Claim to fame: New England's only non-garbage-time points came on a zero-yard, three-and-out drive following a first-quarter Walter Payton fumble. And the Bears also tied a Super Bowl record with seven sacks.
Hurting their case: The Pats averaged only 22.6 points per game during the regular season, ranking 10th in football.
5. 2015 Broncos: They scored seven points and set the offense up inside the Carolina 5-yard line a second time in a shocking 24-10 victory over the league MVP and his top-scoring offense.
Claim to fame: They had four takeaways and tied a Super Bowl record with seven sacks, giving up 10 points to a team that had scored 80 in its previous two playoff games. Oh, and they limited the league's best rushing quarterback to just 45 rushing yards on six carries.
Hurting their case: They surrendered 21 first downs and 315 net yards.
6. 1972 Dolphins: They pitched a shutout and intercepted Washington quarterback Billy Kilmer three times.
Claim to fame: They're one of only three teams in Super Bowl history to allow zero points on defense.
Hurting their case: They didn't score, and the Redskins offense was good, but not lethal, ranking seventh with 24.0 points per game.
7. 1983 Raiders: Against an offense that averaged a silly 33.8 points per game—one that turned the ball over a league-low 18 times during the regular season—the Raiders D surrendered just nine points while intercepting Joe Theismann twice.
Claim to fame: The 541 points Washington scored that year remains the seventh-highest total in NFL history, a complete anomaly amid a slew of modern-era marks (nobody else from before 1998 is in the top 10). The Redskins had scored 75 points in their first two playoff games and at least 23 points in every game that year.
Hurting their case: Only two takeaways, and they didn't score on D.
8. 2007 Giants: Against an offense that averaged 36.8 points per game and scored at least 20 in every game that year, the New York D flustered Tom Brady with a five-sack performance, limiting the Patriots to just 14 points.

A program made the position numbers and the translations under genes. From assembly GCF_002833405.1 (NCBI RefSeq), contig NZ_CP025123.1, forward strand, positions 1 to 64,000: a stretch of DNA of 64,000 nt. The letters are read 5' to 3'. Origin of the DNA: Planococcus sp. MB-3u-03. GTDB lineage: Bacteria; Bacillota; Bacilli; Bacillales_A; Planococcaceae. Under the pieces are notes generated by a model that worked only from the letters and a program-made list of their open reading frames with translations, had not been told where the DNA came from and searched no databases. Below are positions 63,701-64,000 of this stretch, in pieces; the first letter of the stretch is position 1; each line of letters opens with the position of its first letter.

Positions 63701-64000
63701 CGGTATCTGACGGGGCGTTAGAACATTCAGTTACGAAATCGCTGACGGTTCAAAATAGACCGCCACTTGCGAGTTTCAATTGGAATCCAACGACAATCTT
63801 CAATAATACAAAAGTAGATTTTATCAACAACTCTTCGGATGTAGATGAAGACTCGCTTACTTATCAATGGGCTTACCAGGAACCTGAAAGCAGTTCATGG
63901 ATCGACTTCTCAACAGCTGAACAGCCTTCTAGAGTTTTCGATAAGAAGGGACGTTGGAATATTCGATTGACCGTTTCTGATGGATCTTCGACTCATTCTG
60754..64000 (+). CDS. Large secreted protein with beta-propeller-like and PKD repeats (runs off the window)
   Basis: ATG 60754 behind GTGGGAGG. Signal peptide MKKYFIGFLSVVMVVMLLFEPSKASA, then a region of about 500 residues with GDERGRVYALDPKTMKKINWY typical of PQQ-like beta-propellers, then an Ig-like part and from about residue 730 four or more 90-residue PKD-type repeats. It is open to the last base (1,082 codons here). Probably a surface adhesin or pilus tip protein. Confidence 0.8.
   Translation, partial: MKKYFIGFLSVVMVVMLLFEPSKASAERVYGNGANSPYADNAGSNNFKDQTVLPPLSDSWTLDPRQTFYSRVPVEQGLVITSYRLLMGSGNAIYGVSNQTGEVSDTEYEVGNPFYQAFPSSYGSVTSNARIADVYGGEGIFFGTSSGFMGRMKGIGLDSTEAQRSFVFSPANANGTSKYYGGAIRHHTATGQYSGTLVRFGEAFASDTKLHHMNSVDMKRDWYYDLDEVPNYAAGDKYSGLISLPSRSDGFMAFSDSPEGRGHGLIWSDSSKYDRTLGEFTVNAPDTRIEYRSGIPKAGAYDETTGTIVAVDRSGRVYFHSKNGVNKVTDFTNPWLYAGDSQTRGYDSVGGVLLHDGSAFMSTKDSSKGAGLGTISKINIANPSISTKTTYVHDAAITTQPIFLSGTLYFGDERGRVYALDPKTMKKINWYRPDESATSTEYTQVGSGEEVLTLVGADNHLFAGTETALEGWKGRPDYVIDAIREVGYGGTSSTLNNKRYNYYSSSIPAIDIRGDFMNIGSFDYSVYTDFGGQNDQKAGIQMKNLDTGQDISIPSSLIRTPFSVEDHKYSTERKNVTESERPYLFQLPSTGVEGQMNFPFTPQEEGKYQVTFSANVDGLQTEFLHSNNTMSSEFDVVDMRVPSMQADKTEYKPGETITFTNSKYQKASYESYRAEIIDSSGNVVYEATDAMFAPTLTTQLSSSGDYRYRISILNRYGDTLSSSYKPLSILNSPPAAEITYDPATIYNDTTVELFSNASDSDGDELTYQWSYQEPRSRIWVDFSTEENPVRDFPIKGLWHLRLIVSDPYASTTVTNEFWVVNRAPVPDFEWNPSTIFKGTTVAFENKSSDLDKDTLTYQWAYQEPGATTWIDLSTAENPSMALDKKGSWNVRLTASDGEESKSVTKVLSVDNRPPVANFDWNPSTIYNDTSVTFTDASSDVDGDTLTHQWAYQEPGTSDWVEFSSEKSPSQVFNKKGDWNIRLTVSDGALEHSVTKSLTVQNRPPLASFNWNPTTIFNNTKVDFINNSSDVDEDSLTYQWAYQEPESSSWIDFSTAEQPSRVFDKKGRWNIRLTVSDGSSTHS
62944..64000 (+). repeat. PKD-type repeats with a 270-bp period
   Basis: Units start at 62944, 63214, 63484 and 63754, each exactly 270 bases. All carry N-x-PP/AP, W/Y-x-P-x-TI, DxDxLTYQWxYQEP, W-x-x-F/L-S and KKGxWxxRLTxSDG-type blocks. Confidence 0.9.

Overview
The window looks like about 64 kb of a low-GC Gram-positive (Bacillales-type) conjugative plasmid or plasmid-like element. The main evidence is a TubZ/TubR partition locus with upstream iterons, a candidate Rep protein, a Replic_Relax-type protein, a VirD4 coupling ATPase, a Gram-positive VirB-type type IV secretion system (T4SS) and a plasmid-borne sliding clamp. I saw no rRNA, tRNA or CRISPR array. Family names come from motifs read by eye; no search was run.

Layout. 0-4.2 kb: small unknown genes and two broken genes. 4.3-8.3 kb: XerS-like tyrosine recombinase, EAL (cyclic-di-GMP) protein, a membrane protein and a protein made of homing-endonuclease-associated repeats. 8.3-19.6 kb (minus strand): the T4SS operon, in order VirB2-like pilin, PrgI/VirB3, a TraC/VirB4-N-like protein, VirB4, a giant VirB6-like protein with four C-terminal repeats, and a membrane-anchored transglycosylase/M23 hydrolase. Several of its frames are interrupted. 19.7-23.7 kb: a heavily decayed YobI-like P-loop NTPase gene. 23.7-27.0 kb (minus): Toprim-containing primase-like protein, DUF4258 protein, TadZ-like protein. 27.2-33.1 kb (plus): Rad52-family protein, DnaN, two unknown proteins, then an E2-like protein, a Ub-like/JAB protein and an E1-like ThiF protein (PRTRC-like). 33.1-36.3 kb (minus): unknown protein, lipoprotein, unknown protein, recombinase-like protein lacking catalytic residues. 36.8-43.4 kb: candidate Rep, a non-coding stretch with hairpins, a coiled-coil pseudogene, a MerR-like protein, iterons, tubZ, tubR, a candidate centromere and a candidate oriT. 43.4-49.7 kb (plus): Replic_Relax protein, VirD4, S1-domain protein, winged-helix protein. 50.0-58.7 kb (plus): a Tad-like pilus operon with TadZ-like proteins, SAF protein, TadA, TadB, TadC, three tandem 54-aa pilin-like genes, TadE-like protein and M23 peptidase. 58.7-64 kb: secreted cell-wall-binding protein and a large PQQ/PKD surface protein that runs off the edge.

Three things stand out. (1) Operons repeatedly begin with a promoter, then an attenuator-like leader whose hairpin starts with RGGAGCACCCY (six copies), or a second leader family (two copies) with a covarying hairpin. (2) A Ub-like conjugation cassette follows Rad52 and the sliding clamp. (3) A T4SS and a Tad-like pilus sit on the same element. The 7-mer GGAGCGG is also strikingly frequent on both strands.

Claim to fame: They dethroned an 18-0 opponent that to that point had the highest-scoring offense of all time, holding New England to just 229 net yards. The Pats averaged just 4.0 yards per play, which is the fourth-lowest Super Bowl total this century.
Hurting their case: They still surrendered two touchdowns and had just one takeaway.
9. 1974 Steelers: The Steel Curtain introduced itself by intercepting Vikings Hall of Fame quarterback Fran Tarkenton three times and surrendering just seven points in a 16-6 Super Bowl IX victory.
Claim to fame: Pittsburgh won despite scoring just 14 offensive points, with the defense chipping in with a safety. And Minnesota's 119 net yardage total remains the lowest in Super Bowl history.
Hurting their case: They didn't score any touchdowns on D, and the Minnesota offense averaged a so-so 21.1 points per game during the regular season.
10. 1977 Dallas Cowboys: They intercepted Broncos quarterback Craig Morton four times, recorded four sacks and forced seven turnovers while giving up only 10 points.
Claim to fame: This may be the only time a starting quarterback has been chased from a winnable Super Bowl game.
Hurting their case: The Broncos weren't a particularly good offensive team, ranking 10th in football with a 19.6 points-per-game average during the regular season, and Dallas didn't generate any points on D.
11. 1989 49ers: They had four takeaways and recorded six sacks while giving up just a single garbage-time touchdown in a 55-10 victory over Hall of Fame quarterback John Elway and the Broncos.
Claim to fame: They're one of just three teams that has surrendered 10 or fewer points while registering four takeaways and five sacks in a Super Bowl.
Hurting their case: The Denver offense, which averaged 22.6 points per game in the regular season, was good, but not great.
12. 1988 49ers: The D allowed just nine points against the league's top-scoring offense in a 20-16 victory that featured five San Francisco sacks.
Claim to fame: The Bengals averaged a league-best 28.0 points per game during the regular season.
Hurting their case: They didn't score, and they had just one takeaway.
Honorable mention: 1990 Giants: They haven't been mentioned until now because they still gave up 19 points, but that alone is pretty remarkable when you consider they were playing the high-flying Bills, who led the NFL in scoring and put up an insane 95 points in their first two playoff games.
Hurting their case: They're one of only two Super Bowl-winning teams that didn't register a single takeaway.
Brad Gagnon has covered the NFL for Bleacher Report since 2012.